How to Format & Print Address Labels Using Microsoft Word
By Filonia LeChat
Even if your office does the majority of its communication by email, blog post, tweet and blast, you still may find that hard-copy correspondence can be of benefit. To speed up handling mail, use Microsoft Word to design and print address labels. Choose from one of Word’s included templates to get yourself started, and then customize everything from the text to the colors. Once you’ve crafted labels in Word, you can reuse them again and again, even after you’ve moved offices or changed names.
Launch Word, click the “File” tab and then click “New.” Click “Labels” from the “Suggested search” section.
Scroll through the types of labels in the “Category” column and double-click one that fits your needs, such as “Address.” Double-click a template and, after a few moments, Word opens the template in a new window.
Click on any label on the sheet. Highlight the placeholder lines, which may show “Recipient Name” and “Recipient City” for example, and type your own, such as your business return address.
Highlight the new label text and right-click the highlight. Use the pop-up menu to format the label data, such as changing the font and color and resizing the text to be large and clearly readable.
Click the “Same Address” button on the ribbon to extend the text you just changed on one label to all of labels in the template, which can save time and data entry error. This is optional. For a sheet with different addresses, simply type over the placeholder lines with your own label data.
Click the “Design” tab, then the “Page Color” button. If you will be printing in color, you can choose a background color for the labels, such as your company’s main logo color. This step works well if you are printing on plain white label sticker paper – skip it, however, if you have colored sticker paper.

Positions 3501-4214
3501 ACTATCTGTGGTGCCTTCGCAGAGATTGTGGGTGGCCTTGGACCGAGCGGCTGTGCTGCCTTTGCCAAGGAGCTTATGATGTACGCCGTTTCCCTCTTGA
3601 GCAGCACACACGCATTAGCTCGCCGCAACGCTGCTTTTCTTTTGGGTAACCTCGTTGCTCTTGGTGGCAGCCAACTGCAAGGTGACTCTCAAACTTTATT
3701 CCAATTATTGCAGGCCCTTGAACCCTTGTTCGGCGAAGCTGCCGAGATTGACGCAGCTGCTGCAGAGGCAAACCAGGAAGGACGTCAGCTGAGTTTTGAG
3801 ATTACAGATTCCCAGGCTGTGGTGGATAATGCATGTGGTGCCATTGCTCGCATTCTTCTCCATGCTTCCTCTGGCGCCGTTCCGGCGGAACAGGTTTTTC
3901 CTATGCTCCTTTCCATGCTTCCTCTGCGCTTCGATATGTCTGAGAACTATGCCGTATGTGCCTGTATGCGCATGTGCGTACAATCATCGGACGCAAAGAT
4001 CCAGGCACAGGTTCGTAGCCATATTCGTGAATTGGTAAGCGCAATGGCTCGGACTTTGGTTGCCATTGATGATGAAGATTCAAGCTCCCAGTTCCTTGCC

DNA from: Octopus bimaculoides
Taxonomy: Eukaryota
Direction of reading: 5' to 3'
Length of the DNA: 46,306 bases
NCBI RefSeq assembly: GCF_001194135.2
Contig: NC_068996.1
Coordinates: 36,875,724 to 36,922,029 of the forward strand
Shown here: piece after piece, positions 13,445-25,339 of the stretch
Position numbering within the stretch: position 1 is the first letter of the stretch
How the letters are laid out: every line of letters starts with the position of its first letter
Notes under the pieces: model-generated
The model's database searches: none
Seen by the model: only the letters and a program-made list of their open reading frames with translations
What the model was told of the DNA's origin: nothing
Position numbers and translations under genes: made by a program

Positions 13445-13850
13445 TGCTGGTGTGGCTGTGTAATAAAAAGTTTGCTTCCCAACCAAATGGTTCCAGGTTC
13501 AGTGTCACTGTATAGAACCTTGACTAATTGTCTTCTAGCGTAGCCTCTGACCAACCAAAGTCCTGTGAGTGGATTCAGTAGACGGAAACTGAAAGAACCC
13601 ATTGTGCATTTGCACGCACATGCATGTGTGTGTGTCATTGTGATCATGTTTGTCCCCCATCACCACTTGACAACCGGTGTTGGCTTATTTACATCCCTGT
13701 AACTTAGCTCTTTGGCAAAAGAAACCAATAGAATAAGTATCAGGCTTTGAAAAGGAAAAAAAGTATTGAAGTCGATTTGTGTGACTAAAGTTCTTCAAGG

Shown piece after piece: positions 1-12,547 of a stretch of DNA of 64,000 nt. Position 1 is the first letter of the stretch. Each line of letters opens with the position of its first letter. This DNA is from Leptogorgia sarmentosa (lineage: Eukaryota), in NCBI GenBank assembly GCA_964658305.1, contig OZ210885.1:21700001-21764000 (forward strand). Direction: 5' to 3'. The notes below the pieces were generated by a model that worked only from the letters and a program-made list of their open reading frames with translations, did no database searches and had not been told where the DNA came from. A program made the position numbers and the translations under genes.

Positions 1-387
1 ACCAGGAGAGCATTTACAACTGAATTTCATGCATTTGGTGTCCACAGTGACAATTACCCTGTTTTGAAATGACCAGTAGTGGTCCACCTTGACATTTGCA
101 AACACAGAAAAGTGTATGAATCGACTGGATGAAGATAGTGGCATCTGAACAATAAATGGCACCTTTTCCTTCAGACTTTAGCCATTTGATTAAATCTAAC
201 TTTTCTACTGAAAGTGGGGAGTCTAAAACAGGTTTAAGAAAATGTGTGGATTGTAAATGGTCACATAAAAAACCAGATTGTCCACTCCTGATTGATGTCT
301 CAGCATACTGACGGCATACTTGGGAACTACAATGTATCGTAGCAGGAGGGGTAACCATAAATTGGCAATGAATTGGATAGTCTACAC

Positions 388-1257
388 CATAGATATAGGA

Position the cursor to the left or right of the first line on the label. Click the “Insert” tab, then “Pictures.” Browse to a copy of your logo and double-click to add it to the label. Press and hold down the “Shift” key, click a corner of the logo and drag in toward the middle to shrink it. Drag the logo graphic into place on the label. Right-click the logo, select “Copy,” click into the next label on the template and select “Paste.” Repeat until the logo is on each label.
Click the “File” tab and click “Print.” You’ll see a preview of the label sheet. Click the “Print” button, or adjust the printer settings to choose your printer, number of copies, color or grayscale and other settings.
You can also format existing labels by clicking the “File” tab, clicking “Open,” browsing to them, double-clicking the file name and then following the rest of the instructions here.
Word comes with functionality to help you with one of the most used label brands in the world - Avery. Once you have the template open, you'll see the "Avery Template" tab available. On its ribbon, you can search out additional Avery label templates, get help with making labels, set up alignment and more. If you're starting from scratch, you can also choose specific label templates from Word's start screen, "Available Templates" screen in Word 2010 and the search box on either. You can find your Avery label template number on the box/envelope of labels and sometimes on the back of the label paper.
These instructions apply only to Word 2013. Earlier or later versions may present several differences. In Word 2010, double-click the “Labels” button on the Available Templates screen after clicking “New.”
Fionia LeChat is a technical writer whose major skill sets include the MS Office Suite (Word, PowerPoint, Excel, Publisher), Photoshop, Paint, desktop publishing, design and graphics. LeChat has a Master of Science in technical writing, a Master of Arts in public relations and communications and a Bachelor of Arts in writing/English.